An English MP has criticised plans to encourage Scots to travel across the border to buy cheap alcohol by saying they "don’t need to be told where to find cheap booze".
Veteran Labour member Ronnie Campbell made the comment in response to the debate over whether towns south of the border should encourage Scots to buy up cheap alcohol when minimum pricing comes into effect next year.
The Labour county council in Northumberland has put forward proposals to fund advertising in towns such a Berwick to promote cheap alcohol prices and promote "booze cruises" for Scots.
Mr Campbell told STV News that he felt such a tactic would be ill-advised as it would contribute to the problems of alcohol abuse Scotland faces.
He said: "Scots don’t need to be told where to find cheap booze, mind you, if the shoe was on the other foot, they’d be able to say the same thing about the Geordies.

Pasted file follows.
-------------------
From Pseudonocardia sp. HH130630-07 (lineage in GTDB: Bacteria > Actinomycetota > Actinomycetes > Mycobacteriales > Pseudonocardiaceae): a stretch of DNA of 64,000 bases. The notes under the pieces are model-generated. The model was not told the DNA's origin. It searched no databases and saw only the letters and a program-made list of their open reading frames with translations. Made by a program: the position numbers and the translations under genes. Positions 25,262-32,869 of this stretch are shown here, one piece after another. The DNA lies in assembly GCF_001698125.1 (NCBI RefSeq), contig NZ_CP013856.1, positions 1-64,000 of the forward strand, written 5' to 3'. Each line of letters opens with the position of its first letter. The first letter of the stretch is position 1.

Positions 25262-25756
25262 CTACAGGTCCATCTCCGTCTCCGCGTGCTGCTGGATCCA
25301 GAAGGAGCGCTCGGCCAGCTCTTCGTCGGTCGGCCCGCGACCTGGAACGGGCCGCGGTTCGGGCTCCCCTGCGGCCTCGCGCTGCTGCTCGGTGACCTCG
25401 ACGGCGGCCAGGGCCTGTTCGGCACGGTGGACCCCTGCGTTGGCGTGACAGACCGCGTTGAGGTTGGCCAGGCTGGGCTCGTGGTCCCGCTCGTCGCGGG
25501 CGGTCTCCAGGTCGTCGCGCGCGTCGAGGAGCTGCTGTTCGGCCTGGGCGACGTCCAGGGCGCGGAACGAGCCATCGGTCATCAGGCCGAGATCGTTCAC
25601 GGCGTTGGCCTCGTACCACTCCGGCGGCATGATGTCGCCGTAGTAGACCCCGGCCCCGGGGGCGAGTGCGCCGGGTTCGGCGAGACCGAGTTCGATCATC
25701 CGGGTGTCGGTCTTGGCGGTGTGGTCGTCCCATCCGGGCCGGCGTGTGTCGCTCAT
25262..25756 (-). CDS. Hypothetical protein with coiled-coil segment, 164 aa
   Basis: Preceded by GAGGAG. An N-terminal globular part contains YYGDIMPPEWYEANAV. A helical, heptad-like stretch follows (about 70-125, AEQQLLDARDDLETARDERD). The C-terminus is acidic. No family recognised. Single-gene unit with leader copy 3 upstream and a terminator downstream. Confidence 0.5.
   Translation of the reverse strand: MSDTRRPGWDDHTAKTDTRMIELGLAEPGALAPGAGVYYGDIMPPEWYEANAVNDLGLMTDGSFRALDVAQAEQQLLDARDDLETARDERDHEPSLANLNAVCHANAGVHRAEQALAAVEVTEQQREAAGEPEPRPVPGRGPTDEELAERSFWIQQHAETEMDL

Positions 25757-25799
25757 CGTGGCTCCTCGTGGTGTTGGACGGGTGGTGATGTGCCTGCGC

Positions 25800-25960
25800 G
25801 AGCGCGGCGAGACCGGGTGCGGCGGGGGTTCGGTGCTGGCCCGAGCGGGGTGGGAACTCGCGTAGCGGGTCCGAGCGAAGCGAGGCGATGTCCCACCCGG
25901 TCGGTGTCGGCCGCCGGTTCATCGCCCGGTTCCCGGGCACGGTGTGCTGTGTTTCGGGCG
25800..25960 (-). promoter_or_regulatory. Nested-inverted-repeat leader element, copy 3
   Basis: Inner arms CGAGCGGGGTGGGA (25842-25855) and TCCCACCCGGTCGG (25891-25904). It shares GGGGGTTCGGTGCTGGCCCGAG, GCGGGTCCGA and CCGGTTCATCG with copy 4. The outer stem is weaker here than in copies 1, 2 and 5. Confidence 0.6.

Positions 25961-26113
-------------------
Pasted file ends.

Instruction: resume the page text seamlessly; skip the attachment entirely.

"Although I think we will have minimum pricing before long, if there’s cheap beer, folk are going to come over to buy in bulk in places like Berwick.
"But the bad situation with alcohol abuse in Scotland is something that shouldn’t be worsened with something like this – that’s just me giving my opinion."
Members of the Labour group on Northumberland County Council suggested the authority might miss out on a "golden opportunity" by not setting aside cash to entice Scottish drinkers with an advertising campaign.
Earlier this year the Scottish Parliament agreed on plans to set a minimum price per unit of alcohol at 50p, which should come into force in April. The move was intended to reduce the devastating effect of binge-drinking.
A knock-on effect could see trippers head to England on "booze cruises", and the potential of increased revenues for those retailers ready to meet the demand.